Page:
Tags: Jan Palach

Tyranny and Responsibility: On Jan Palach’s Deed


This is my third and final post related to the brilliant Czech film Burning Bush (trailer is here). Here are posts one and two.

“We’re all stuck between millstones.” So says the cemetery manager to Jiří Palach (Jan’s older brother). The manager is being pressured by the Communist party to get Jiří to move Jan’s body to a different location outside of Prague. The gravesite, according to the Party, has become a site for “anti-state” activities. Jiří, of course, pushes back against the cemetery manager’s “request.” The manager pleads with Jiří that soon he won’t have any choice in the matter — the state can, by law, simply remove the body and have it cremated without anyone’s consent.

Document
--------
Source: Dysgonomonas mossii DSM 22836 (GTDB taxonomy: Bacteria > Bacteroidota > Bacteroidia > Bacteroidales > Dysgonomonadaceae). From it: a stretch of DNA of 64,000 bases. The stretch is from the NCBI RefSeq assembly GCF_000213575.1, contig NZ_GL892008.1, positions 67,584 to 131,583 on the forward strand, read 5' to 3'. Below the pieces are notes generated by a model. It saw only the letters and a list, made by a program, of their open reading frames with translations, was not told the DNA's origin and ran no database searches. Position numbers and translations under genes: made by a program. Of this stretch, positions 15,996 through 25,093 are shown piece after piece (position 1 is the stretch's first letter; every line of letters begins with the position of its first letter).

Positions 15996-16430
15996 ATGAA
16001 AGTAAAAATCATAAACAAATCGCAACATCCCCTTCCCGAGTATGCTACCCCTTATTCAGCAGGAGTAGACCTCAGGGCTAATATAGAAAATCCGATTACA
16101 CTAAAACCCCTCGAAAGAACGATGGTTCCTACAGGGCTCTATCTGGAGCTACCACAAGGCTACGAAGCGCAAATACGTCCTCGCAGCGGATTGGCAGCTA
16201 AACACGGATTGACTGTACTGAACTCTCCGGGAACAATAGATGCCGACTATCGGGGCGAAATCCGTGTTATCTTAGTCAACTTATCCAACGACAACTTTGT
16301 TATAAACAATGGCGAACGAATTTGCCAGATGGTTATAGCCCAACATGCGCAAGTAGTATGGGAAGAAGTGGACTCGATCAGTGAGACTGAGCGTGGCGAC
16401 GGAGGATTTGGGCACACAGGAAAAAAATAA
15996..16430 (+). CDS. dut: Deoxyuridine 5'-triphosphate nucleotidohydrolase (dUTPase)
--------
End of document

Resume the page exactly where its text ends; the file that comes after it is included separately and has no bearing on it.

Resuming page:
The millstones line is a perfectly apt description of everyone’s status under the Communist regime. The implicit argument in this context is that Jiří would have consented to the removal of Jan’s body had he truly appreciated the position of the cemetery manager. The responsible thing to do in such situations is to sympathize with other actor who will be affected by one’s own action. Recognizing the millstones pressing upon others dictates that one must act to minimize the risks and difficulties of others. Further, it is likely the case that the cemetery manager is an utterly decent and honorable man. Why should Jiří make his life difficult by refusing this request? And for all we know, the member of the interior ministry who has been in touch with the manager about the Palach grave is also decent and honorable. The manager, in turn, wouldn’t want to make his life difficult. Thus, difficult, unpalatable, and ultimately unjust actions are justified throughout this intricate, hierarchical web of command. Note I don’t say “chain” — the hierarchy is not always overt and the contacts to the official state bureaucracy may not be routine. Most importantly, the state never simply dictates — it demands affirmation of and participation in its decisions. For example, after Palach’s coffin has been removed from the gravesite and it is about to be cremated, we see the representative of the state with a clipboard standing next to the cemetery manager. The manager has to sign a form that presumably, in some way, authorizes or legitimates the removal and subsequent cremation of the body. Thus nobody can claim innocence or isolation. Everyone must have a hand in these actions. Herein lies a distinctive feature of totalitarianism. As Pavel Bratinka once put it to me, “The decisive fact is this: People were forced to express their agreement and joy with things they considered idiotic and criminal. People’s lives were ruined over small things, like in my case refusing to join the Socialist Union of Youth.” Personal responsibility is thus everywhere and nowhere in places like Communist Czechoslovakia.